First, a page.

After years of false starts, YouTube is now serious about music streaming. For the most part, YouTube Music accomplishes all of this, but there are parts that are overly complicated. Got all that? Now that streaming music services have already captured the die-hard music fans and power users, they have shifted their gaze toward the casual listener.
Older services like Pandora have relaunched with an emphasis on ease of use over everything else, and YouTube Music is no exception. While that is good in many areas, there are a few power user features that are missing, and that may deter some from switching over from their current streaming service until those features arrive.
Despite a few setbacks in getting to this point, YouTube finally has a legitimate challenger for Spotify and Apple Music. With a well-built app, YouTube Music has a real fighting chance in the streaming market. YouTube Music is an extremely simple app. There are three tabs: Home, Hotlist, and Library. Yes, YouTube has kept the same subscribe structure for following an artist that exists on the video version of the service, which can be either good or bad, depending on how you use YouTube.
Google has put an emphasis on likes, including thumbs-up and thumbs-down buttons in the now playing window for every song and video. The more you use it, the better your recommendations will get. As YouTube explained to me, it gets both implicit signals searching for an artist, listening to multiple songs and explicit signals liking a song, subscribing to tell which artists you prefer. The one thing the Library is missing is a way to filter through your library.
Apple Music, Tidal, and Spotify all have music videos available in their apps. It has all of the music videos, and it has given them prime placement without being overly pushy about it. Like most streaming services, as you listen and like or dislike songs, the recommendations will continue to improve. The home screen can display recommendations based on your location as well, a feature that has moved over from Google Play Music. And those recommendations can vary based on time. I listened to some music for about an hour, giving thumbs-up and thumbs-down on every song, to see how good my resulting Mixtape could actually be with limited feedback.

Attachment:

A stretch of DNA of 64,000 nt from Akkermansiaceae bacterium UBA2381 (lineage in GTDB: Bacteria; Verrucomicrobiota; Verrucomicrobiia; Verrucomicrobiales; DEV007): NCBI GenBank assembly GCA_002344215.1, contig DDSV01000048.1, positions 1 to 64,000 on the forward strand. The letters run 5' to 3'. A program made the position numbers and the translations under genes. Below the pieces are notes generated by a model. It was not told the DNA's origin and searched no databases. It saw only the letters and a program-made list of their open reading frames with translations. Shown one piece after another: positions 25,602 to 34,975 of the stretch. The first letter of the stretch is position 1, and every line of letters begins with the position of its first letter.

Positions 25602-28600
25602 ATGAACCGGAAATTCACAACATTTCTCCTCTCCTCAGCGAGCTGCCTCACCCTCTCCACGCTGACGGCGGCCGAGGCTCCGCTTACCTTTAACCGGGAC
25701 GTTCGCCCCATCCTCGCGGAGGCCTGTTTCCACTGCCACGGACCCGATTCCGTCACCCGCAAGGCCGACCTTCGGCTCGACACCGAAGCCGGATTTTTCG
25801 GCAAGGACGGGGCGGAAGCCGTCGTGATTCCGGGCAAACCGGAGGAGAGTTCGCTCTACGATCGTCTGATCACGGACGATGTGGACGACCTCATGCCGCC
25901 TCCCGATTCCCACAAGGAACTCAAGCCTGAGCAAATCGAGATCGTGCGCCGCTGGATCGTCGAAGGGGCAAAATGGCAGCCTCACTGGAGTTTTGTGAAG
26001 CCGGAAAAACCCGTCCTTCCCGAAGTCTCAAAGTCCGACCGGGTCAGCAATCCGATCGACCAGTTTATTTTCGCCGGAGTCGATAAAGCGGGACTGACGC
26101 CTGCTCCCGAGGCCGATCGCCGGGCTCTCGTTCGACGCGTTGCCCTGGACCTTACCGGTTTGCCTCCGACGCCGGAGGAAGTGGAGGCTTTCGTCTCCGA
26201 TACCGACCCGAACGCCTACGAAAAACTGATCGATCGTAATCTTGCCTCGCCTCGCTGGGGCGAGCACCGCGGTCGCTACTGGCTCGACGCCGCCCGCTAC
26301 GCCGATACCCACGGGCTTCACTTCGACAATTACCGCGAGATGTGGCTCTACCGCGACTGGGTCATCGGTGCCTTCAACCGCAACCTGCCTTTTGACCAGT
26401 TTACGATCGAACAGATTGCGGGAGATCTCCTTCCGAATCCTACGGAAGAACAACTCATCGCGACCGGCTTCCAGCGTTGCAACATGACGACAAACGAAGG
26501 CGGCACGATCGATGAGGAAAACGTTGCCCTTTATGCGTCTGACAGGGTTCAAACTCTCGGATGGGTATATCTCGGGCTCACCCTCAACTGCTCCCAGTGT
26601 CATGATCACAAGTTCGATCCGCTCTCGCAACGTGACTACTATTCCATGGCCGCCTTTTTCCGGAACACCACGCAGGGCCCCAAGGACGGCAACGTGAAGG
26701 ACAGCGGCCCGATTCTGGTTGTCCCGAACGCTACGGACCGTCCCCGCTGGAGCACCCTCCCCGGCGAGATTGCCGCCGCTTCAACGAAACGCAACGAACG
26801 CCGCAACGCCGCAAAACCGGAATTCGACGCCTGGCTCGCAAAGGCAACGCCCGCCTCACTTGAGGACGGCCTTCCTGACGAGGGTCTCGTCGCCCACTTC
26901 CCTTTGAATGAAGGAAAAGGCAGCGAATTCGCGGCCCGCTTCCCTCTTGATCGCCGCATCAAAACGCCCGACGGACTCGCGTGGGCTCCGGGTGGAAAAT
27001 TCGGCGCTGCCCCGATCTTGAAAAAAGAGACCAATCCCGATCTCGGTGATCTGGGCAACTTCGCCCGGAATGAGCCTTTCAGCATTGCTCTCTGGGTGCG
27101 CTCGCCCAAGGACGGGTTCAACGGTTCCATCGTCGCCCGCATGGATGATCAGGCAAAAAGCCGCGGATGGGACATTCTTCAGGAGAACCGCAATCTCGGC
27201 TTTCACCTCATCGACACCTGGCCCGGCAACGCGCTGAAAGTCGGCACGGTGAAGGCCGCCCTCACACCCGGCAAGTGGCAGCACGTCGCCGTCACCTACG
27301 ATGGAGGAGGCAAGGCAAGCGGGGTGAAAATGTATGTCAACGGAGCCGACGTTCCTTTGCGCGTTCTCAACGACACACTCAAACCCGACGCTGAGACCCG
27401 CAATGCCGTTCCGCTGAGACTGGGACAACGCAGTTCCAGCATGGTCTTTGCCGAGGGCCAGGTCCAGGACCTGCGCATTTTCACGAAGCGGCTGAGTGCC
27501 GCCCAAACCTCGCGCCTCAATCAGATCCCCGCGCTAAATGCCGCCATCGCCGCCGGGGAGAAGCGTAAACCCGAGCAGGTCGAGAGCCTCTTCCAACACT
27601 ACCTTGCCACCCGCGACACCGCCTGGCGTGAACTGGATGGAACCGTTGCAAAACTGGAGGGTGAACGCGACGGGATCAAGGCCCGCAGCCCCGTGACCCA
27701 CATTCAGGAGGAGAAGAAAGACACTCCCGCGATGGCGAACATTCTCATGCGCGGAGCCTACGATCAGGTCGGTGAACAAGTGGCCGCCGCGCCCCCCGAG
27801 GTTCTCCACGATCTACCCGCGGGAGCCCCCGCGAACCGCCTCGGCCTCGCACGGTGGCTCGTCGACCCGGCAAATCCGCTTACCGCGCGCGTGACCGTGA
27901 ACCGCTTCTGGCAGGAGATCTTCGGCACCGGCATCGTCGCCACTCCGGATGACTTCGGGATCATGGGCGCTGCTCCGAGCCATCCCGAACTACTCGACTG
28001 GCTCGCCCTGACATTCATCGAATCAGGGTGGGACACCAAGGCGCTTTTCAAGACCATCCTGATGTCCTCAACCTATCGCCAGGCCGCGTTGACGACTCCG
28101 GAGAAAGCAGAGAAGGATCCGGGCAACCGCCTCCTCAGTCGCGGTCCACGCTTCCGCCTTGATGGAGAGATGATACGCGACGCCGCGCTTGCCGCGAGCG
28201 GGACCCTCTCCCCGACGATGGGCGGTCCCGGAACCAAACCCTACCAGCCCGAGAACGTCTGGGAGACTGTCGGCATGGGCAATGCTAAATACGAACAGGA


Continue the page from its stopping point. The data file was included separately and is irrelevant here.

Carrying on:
With just that hour of feedback and listening history, my Mixtape was on par with my Daily Mix from Spotify, which has seven years of my listening data to work with. You can choose how many tracks you want — up to songs, or about six hours of music — in case you want to free up space on your device or if you will be offline for an extended period of time.
Look, we all know that Google is really good at algorithms. Creating playlists is also more difficult than it needs to be. YouTube says that will change this summer when users will be able to add both albums and other playlists to playlists.
There are also no descriptions on any playlists, which is a strange omission. That deep layer of knowledge in search is largely unprecedented in a streaming service. There are still plenty of bugs and little annoying ticks the service has. It will recommend artists on the home screen instead of specific albums or songs directly, which means you have to click a few extra times before you can begin listening. Still, YouTube Music gets more right than it does wrong. While it may be leaving plenty to be desired for those of us who have been streaming music for years — although there are some fixes in the works — it is an excellent jumping-off point for people who are finally ready to get into the music streaming world.
For an initial launch or a third launch , depending on how you want to count YouTube Music is further along than any other streaming service that has debuted in recent memory. To reach this point, it needed all the time it could get.
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